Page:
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Golfer's elbow vs. tennis elbow and how to prevent these overuse injuries

Golf and tennis elbow are both forms of tendinitis that affect the anchor points on either side of the elbow joint (the epicondyles).

If you start developing discomfort in the tendon that attaches on the inner side of the elbow joint, you may be showing symptoms of medial epicondylitis, or golfer’s elbow. This repetitive strain or overuse injury affects the muscles and tendons that flex and inwardly rotate the forearm.

If the pain occurs on the outer side of the elbow joint, it's called lateral epicondylitis, or tennis elbow, and involves the muscles and tendons that extend the wrist.

Both of these conditions are caused by overuse; repeatedly stressing tendons and muscles past their level of tolerance.

Interestingly, tennis players can develop either form of epicondylitis. Backhand swings are associated with injury to the tendons on the outside of the elbow (lateral) that are responsible for extension of the wrist. While serves, forehands or topspin shots are associated with medial epicondylitis and the action of wrist flexion and pronation of the forearm.

When swinging a golf club, degeneration occurs with repetitive forced wrist extension and forearm supination following activities involving wrist flexion and forearm pronation.

There are many beneficial exercises for both conditions, but today’s video focuses on exercises that can help prevent medial epicondylitis - golfer’s elbow.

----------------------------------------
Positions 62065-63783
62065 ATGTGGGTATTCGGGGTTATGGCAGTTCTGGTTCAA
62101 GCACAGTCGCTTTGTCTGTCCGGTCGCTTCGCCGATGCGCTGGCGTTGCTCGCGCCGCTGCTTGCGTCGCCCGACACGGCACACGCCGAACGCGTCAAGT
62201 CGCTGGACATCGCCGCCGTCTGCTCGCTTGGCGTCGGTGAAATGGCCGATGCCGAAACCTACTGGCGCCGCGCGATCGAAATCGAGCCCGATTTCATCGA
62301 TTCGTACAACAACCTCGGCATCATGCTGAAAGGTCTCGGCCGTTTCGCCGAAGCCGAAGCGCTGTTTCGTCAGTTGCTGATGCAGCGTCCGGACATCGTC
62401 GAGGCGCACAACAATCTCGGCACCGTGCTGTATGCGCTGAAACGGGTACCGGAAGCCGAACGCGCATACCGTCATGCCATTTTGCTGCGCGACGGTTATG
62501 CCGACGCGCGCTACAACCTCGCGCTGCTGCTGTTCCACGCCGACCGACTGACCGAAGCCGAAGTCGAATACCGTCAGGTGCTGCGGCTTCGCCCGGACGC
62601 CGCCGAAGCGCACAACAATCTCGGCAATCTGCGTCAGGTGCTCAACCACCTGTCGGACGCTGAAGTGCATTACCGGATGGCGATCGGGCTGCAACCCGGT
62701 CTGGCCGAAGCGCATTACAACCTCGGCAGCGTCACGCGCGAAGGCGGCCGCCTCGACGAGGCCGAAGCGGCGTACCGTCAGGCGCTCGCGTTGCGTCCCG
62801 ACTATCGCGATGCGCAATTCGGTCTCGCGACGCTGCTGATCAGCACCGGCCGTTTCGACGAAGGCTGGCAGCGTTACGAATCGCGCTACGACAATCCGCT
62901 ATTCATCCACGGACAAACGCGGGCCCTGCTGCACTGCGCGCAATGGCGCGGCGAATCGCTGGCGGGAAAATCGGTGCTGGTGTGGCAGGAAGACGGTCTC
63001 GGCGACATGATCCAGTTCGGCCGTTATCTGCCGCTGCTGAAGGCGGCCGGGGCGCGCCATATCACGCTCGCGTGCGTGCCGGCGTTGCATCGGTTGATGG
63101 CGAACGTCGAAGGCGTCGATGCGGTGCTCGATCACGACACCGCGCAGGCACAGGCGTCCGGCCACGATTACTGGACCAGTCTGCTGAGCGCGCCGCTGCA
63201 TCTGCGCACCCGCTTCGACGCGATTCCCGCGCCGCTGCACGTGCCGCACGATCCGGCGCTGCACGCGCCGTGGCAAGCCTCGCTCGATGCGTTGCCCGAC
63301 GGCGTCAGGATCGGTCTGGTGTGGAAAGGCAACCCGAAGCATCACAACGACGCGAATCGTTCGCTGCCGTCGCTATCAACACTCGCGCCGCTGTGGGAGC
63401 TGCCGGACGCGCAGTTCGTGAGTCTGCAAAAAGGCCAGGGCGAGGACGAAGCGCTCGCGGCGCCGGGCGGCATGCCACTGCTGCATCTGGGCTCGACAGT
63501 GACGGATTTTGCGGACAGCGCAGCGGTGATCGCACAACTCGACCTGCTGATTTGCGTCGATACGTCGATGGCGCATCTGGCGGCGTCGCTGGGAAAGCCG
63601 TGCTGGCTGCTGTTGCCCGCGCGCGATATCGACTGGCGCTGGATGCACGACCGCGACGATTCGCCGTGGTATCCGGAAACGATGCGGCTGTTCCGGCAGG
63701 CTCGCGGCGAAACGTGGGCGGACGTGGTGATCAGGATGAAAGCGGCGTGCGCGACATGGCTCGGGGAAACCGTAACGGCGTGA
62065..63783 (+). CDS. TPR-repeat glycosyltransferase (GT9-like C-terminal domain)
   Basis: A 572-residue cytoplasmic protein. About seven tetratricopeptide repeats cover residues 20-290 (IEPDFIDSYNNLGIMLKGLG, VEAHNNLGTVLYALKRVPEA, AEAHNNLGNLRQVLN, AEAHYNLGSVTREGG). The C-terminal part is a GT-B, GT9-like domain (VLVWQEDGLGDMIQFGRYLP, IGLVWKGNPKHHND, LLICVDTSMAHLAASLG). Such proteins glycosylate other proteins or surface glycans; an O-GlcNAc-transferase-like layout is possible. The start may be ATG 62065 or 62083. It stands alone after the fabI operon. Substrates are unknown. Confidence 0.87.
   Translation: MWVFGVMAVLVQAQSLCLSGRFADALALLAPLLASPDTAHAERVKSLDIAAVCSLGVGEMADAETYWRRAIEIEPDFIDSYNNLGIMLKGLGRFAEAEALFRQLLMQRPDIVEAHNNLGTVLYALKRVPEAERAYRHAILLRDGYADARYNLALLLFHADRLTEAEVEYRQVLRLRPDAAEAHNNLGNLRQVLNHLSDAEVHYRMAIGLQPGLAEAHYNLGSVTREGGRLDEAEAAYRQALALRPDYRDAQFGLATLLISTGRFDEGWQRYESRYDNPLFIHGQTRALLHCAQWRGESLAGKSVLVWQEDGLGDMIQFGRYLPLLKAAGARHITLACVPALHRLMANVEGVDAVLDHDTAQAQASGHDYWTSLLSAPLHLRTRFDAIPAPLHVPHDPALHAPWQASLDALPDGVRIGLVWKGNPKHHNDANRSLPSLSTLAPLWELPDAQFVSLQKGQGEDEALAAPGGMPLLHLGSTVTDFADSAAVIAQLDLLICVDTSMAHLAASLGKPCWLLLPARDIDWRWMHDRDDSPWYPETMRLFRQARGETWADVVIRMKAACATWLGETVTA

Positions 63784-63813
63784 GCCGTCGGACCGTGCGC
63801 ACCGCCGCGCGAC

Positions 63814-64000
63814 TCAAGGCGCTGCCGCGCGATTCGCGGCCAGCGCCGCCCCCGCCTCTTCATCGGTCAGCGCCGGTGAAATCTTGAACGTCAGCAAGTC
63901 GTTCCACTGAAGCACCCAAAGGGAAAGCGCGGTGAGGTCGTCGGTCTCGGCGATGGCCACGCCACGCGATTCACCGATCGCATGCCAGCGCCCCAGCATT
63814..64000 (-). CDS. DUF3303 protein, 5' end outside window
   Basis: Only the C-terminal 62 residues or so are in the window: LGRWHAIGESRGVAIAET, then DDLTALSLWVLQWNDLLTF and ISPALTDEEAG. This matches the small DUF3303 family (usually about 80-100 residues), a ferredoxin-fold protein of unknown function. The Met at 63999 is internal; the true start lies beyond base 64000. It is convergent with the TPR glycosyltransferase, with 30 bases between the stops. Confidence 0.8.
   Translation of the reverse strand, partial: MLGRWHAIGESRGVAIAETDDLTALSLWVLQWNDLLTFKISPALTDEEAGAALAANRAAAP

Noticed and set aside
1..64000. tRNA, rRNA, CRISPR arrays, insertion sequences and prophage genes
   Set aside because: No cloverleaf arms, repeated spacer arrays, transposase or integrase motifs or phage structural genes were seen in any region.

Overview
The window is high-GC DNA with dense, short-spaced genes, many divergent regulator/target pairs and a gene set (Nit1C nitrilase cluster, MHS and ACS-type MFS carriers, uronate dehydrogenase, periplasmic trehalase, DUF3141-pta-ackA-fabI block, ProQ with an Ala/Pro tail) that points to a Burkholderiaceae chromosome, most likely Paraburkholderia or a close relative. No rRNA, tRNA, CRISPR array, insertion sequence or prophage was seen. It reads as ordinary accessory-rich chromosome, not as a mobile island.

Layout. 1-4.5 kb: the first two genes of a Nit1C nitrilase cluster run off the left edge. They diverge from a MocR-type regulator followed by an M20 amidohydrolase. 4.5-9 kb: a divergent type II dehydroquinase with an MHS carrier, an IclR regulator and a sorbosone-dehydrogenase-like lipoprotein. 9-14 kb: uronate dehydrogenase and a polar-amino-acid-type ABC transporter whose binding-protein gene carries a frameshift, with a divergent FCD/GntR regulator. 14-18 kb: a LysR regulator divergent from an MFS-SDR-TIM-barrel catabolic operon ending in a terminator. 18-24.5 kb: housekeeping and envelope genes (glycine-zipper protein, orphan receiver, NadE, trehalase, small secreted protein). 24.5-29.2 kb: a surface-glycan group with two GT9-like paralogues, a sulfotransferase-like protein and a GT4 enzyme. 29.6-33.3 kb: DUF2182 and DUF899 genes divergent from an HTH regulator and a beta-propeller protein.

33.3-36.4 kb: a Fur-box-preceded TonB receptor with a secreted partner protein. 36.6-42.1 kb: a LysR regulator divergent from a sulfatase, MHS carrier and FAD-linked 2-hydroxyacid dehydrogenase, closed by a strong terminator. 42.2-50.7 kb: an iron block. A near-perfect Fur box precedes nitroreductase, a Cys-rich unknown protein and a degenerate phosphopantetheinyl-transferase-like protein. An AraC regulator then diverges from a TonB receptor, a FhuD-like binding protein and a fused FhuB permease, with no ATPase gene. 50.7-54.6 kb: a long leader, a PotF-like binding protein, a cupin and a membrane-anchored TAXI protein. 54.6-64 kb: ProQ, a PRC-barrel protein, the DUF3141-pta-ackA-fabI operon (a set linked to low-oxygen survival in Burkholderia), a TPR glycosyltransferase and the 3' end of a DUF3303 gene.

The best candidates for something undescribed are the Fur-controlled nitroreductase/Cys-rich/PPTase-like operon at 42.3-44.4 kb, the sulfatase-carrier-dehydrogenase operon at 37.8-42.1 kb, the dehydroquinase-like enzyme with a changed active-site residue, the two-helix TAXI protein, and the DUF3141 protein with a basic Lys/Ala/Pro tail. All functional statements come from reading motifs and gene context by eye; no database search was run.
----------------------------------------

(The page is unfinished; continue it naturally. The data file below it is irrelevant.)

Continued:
Try the exercises Master Instructor Trainer Moira Merrithew demonstrates in this video using the Foam Cushion B, Toning Balls (2 lbs), Strength Tubing.

Tips to improve your golf game and prevent injuries

  • Consult with a golf professional to ensure optimal form during your golf swing. Often misunderstanding the golf swing can lead to bad habits that may cause injury.
  • Take time to breathe and develop an inner body awareness of what your optimal movement patterning should be throughout the golf swing.
  • Be conscious of any compensations you may be making within your swing, and explore if this is happening due to a lack of mobility, tightness or even pain.
  • Special focus should be on optimal movement patterning of the shoulder girdle in unison with the arms, forearms, wrists, and hands throughout all planes of movement to ensure there isn’t an overuse of the muscles in the forearm that enable you to rotate your arm, flex your wrist, and grip with your hand.
  • Work on increasing mobility of the spine in all planes of movement while maintaining dynamic control.
  • A healthy diet, and staying hydrated before, during, and after your golf game will also ensure your body stays injury free.

Sources consulted:

Parziale, John R. “Healthy swing: a golf rehabilitation model.” American journal of physical medicine & rehabilitation vol. 81,7 (2002): 498-501.

Kiel J, Kaiser K. Golfers Elbow. [Updated 2020 Jun 29]. In: StatPearls [Internet]. Treasure Island (FL): StatPearls Publishing; 2021.

Lateral and Medial Epicondylitis of the Elbow. Jobe, Frank W. MD; Ciccotti, Michael G. MD

Journal of the American Academy of Orthopaedic Surgeons: January 1994 - Volume 2 - Issue 1 - p 1-8

Hoogvliet P, Randsdorp MS, Dingemanse R, Koes BW, Huisstede BM. Does effectiveness of exercise therapy and mobilisation techniques offer guidance for the treatment of lateral and medial epicondylitis? A systematic review. Br J Sports Med. 2013 Nov 1;47(17):1112-9.

Schleip, R. (2003). Fascial plasticity — a new neurobiological explanation: part 1. Journal Of Bodywork & Movement Therapies, 7(1), 11-19

Clinical Sports Medicine, 4th Edition, Brukner & Khan.

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